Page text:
I love characters that fit into that kind of “spider” character. They have their hands in everything, manipulating the web of the world around them in a thousand different places through deceit, lies, half-truths, blackmail, threats, torture and murder. They war with the power of their mind, as opposed to the strength of their arm. Andross Guile from Brent Weeks’s Lightbringer series comes to mind, as does Matthew Ward’s Lord Solomon from Shadow of the Raven.
Matthew (Robert Charles) been kind enough to give us Lord Solomon’s introductory scene from Shadow of the Raven. Read on and get to know one of the characters you’ll meet in Evil is a Matter of Perspective: An Anthology of Antagonists.
An Excerpt from Shadow of the Raven
“My apologies for being such a neglectful host,” the grey man said in a mannered voice. “I’m afraid that another of my guests was quite… demanding… of my attention.”
He rinsed his hands in the water and dried them on a cloth. At last taking his eyes off me, he meticulously chased the pinkish rivulets down the length of his thin fingers, making sure every last one was captured in the folds of material. This done, he dropped the cloth into the bowl and retreated to an expansive desk.
The attendant, taking this as his sign to leave, gave his master a small bow and then exited the room through the door by which he had entered. The grey man took a seat behind his desk. I remained standing – no one had thought to supply a chair for me.
“You do know who I am, of course.”
I offered a small nod. “I do indeed, Lord Solomon.”
I’d met Solomon once before, during the brief and farcical reception that marked the beginning of my ambassadorial career. The Tressian council may have been caught wrong-footed by the Empire’s sudden willingness to discuss peace, but they were determined to do things properly, and had greeted me with all the pomp and ceremony an honoured guest could have desired. I’d found the whole thing embarrassing, and not a little distasteful. But then I knew full well – and hated – the circumstances that had brought me there.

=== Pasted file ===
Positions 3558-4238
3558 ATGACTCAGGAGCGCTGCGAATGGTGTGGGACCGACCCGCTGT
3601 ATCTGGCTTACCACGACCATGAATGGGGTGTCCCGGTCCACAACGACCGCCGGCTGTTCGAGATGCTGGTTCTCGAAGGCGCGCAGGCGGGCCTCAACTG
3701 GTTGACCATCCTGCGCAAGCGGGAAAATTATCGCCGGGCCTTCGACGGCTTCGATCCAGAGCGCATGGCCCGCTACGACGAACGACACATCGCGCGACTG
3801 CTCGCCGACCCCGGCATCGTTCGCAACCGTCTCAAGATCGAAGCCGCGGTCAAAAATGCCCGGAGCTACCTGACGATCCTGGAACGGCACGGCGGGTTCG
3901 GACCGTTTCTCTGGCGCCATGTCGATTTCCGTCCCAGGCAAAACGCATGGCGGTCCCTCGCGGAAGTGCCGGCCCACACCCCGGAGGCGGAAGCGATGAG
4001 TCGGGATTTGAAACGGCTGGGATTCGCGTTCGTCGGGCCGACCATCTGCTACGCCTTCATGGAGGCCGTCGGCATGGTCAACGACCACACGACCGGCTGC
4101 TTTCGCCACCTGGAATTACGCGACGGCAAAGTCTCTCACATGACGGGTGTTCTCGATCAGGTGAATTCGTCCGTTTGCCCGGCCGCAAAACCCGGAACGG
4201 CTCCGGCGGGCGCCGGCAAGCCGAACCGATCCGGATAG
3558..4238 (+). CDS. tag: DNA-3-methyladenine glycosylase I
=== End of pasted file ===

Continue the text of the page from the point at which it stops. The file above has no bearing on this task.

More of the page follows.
It was at the reception, in that whirl of dress uniforms and sparkling jewels, of tasteful entertainment and tasteless urbanity, that I’d first set eyes upon Solomon. Even then, with only the haziest knowledge of his actions and influence to guide me, I’d known this was a man I should on no account ever cross. He’d prowled around that room like a lean grey wolf in a crowd of fat, fluffy sheep. Half the nobles and councillors in that room had been in his direct pay, I knew. Most of the rest had been terrified into compliance by the threats of blackmail and abduction Solomon made as easily as breathing.
Tressia may have been ruled by a council during the day, but at night, and in those dark places where even the righteous dared not tread, Solomon was master.
Of course, I’d since learnt much more about Solomon’s deeds; the kidnappings and torture he routinely employed to remove obstacles from his path; the bribes and carefully applied patronage he’d used to seize control of the praetorians – once considered the finest and least corruptible of all Tressia’s soldiery.
It was probably little solace to the Tressians that Solomon was a monster entirely of their own creation. Five years earlier, faced with a war that couldn’t be won, an increasingly leaderless council, and a populace on the verge of revolt, Solomon had set about addressing the city’s problems, one at a time. His trusted lieutenants infiltrated the insurrectionists and, one by one, the most vocal and charismatic of the rebels disappeared. There had been outcry at first, but Solomon had produced correspondence and confessions proving that, to the last man and woman, those who had vanished were traitors in the pay of the Hadari Empire.
Even with such ‘proofs’, Solomon wouldn’t have survived the resulting furore if he hadn’t simultaneously struck out against the Hadari army. Even as his thugs were dragging Tressians from their homes, his assassins were at work in distant lands. My brother barely survived one such attack and, over a period of weeks, many advisors and warleaders were slain, wounded, or in fear of their lives. Before Solomon’s assassins struck we’d been within six months of wiping Tressia off the map. As it was, the disruption dragged the war on for another five years, until my royal brother’s untimely death.
After his assassins had done their work, Solomon sank back into the shadows. He didn’t have the knowledge to prosecute a failing war, so he left that to others, though always making certain that those others owed him sufficiently – or feared him sufficiently – to ensure that his plans continued apace. From then on he’d watched the world unfold, prodding the council in the right direction by placing appropriate words in proper ears at the opportune time.
Citizens still vanished, I knew that much from Quintus, but there was nothing to connect Solomon to the disappearances save for his past reputation, and the cold, immutable certainties of those who knew hi